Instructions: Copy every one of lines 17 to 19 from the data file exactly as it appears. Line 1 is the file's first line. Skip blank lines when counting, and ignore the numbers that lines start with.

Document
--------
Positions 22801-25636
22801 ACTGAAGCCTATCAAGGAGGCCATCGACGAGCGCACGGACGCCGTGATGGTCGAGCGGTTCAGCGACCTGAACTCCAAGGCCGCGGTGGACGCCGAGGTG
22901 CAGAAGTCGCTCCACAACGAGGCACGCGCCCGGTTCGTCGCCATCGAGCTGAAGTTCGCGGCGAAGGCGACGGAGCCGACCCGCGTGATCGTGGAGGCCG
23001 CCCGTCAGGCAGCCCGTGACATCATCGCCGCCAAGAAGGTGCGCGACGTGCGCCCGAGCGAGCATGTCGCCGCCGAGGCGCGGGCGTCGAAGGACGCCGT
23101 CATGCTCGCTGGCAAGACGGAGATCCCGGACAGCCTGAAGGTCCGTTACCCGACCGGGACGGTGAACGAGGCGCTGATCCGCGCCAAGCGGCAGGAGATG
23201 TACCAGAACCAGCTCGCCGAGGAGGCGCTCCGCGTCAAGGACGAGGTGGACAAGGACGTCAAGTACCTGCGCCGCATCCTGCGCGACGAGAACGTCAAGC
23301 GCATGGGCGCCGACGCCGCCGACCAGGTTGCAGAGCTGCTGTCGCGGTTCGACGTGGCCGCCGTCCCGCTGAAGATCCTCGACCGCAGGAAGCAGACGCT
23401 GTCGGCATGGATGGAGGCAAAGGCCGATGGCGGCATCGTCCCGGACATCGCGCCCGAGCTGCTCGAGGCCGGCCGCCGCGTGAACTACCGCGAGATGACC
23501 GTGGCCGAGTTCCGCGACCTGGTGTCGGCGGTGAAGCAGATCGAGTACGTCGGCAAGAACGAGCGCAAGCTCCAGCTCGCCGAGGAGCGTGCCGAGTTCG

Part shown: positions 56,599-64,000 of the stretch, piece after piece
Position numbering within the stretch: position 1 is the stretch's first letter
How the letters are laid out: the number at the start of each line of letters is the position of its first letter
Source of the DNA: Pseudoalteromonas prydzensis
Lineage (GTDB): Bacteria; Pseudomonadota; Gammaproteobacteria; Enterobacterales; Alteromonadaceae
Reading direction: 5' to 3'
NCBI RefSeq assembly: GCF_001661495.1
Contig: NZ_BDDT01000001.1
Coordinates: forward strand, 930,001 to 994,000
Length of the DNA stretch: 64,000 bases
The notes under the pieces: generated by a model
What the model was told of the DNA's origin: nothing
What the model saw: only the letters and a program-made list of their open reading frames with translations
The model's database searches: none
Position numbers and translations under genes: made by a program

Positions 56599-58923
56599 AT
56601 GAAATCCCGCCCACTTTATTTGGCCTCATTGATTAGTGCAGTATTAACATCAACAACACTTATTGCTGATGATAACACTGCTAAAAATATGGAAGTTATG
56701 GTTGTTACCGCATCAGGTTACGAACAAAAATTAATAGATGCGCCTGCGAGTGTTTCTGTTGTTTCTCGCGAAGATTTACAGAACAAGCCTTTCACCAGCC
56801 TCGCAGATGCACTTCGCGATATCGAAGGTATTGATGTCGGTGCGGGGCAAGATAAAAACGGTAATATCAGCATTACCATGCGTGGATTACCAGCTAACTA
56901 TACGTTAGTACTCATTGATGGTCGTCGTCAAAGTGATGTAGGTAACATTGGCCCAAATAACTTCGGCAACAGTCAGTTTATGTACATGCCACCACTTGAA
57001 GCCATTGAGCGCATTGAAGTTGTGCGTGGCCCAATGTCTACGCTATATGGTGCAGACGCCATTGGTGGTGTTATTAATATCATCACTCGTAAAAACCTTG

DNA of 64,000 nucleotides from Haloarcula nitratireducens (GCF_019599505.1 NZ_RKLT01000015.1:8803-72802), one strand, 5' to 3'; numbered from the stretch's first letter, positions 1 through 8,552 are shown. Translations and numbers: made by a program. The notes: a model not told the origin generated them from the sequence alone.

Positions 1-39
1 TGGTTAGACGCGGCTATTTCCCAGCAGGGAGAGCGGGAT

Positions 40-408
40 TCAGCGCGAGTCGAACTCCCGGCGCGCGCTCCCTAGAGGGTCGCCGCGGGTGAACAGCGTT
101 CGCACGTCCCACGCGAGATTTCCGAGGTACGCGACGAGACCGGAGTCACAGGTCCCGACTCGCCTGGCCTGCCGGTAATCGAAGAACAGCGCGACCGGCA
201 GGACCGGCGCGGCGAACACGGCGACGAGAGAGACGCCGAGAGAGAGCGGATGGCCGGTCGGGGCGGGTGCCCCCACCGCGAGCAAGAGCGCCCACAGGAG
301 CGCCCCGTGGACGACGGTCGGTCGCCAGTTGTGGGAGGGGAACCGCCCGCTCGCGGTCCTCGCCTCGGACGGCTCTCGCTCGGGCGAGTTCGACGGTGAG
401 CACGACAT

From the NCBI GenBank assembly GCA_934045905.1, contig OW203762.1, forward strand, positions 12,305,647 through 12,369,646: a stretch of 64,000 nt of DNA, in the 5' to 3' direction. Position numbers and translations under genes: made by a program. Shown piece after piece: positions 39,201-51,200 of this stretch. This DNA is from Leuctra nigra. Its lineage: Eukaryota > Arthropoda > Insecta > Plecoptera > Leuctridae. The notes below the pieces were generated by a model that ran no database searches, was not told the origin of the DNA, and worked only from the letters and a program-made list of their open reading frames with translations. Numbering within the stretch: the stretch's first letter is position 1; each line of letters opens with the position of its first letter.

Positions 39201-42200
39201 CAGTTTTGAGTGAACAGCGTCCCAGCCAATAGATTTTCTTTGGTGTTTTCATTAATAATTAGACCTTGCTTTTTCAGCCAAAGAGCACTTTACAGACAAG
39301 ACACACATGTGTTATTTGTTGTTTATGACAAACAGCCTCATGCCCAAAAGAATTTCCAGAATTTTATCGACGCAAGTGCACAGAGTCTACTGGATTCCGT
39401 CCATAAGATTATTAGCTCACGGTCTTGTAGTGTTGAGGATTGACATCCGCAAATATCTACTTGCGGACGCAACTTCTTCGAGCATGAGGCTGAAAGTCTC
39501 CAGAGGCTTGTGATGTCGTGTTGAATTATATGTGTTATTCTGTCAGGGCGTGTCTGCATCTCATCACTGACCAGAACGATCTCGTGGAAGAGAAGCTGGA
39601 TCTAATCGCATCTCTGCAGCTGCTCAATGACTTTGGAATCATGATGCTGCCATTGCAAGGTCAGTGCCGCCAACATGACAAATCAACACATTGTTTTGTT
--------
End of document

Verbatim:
Contig: NZ_BDDT01000001.1
Coordinates: forward strand, 930,001 to 994,000
Length of the DNA stretch: 64,000 bases